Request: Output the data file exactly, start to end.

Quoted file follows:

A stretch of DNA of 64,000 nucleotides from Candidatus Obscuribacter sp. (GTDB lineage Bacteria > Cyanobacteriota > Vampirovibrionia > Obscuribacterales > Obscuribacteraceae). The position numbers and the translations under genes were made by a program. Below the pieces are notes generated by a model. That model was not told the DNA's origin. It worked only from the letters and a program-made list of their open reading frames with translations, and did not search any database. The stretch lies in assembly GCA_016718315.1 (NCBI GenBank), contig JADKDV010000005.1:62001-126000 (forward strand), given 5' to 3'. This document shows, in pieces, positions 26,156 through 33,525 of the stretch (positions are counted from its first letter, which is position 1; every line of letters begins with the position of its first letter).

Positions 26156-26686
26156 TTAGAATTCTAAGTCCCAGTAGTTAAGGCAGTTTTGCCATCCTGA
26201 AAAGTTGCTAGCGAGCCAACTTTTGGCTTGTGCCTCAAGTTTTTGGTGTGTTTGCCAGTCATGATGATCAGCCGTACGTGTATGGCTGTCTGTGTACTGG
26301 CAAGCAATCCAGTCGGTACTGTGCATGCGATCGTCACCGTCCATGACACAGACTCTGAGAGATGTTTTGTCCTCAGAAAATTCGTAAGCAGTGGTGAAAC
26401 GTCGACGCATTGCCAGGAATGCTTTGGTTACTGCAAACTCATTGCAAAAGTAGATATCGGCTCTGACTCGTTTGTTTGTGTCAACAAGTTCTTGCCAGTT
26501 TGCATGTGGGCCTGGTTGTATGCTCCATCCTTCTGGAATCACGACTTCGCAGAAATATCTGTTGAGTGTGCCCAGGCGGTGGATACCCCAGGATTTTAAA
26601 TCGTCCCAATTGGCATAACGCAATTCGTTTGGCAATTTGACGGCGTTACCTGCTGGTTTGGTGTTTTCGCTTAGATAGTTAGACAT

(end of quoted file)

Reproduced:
A stretch of DNA of 64,000 nucleotides from Candidatus Obscuribacter sp. (GTDB lineage Bacteria > Cyanobacteriota > Vampirovibrionia > Obscuribacterales > Obscuribacteraceae). The position numbers and the translations under genes were made by a program. Below the pieces are notes generated by a model. That model was not told the DNA's origin. It worked only from the letters and a program-made list of their open reading frames with translations, and did not search any database. The stretch lies in assembly GCA_016718315.1 (NCBI GenBank), contig JADKDV010000005.1:62001-126000 (forward strand), given 5' to 3'. This document shows, in pieces, positions 26,156 through 33,525 of the stretch (positions are counted from its first letter, which is position 1; every line of letters begins with the position of its first letter).

Positions 26156-26686
26156 TTAGAATTCTAAGTCCCAGTAGTTAAGGCAGTTTTGCCATCCTGA
26201 AAAGTTGCTAGCGAGCCAACTTTTGGCTTGTGCCTCAAGTTTTTGGTGTGTTTGCCAGTCATGATGATCAGCCGTACGTGTATGGCTGTCTGTGTACTGG
26301 CAAGCAATCCAGTCGGTACTGTGCATGCGATCGTCACCGTCCATGACACAGACTCTGAGAGATGTTTTGTCCTCAGAAAATTCGTAAGCAGTGGTGAAAC
26401 GTCGACGCATTGCCAGGAATGCTTTGGTTACTGCAAACTCATTGCAAAAGTAGATATCGGCTCTGACTCGTTTGTTTGTGTCAACAAGTTCTTGCCAGTT
26501 TGCATGTGGGCCTGGTTGTATGCTCCATCCTTCTGGAATCACGACTTCGCAGAAATATCTGTTGAGTGTGCCCAGGCGGTGGATACCCCAGGATTTTAAA
26601 TCGTCCCAATTGGCATAACGCAATTCGTTTGGCAATTTGACGGCGTTACCTGCTGGTTTGGTGTTTTCGCTTAGATAGTTAGACAT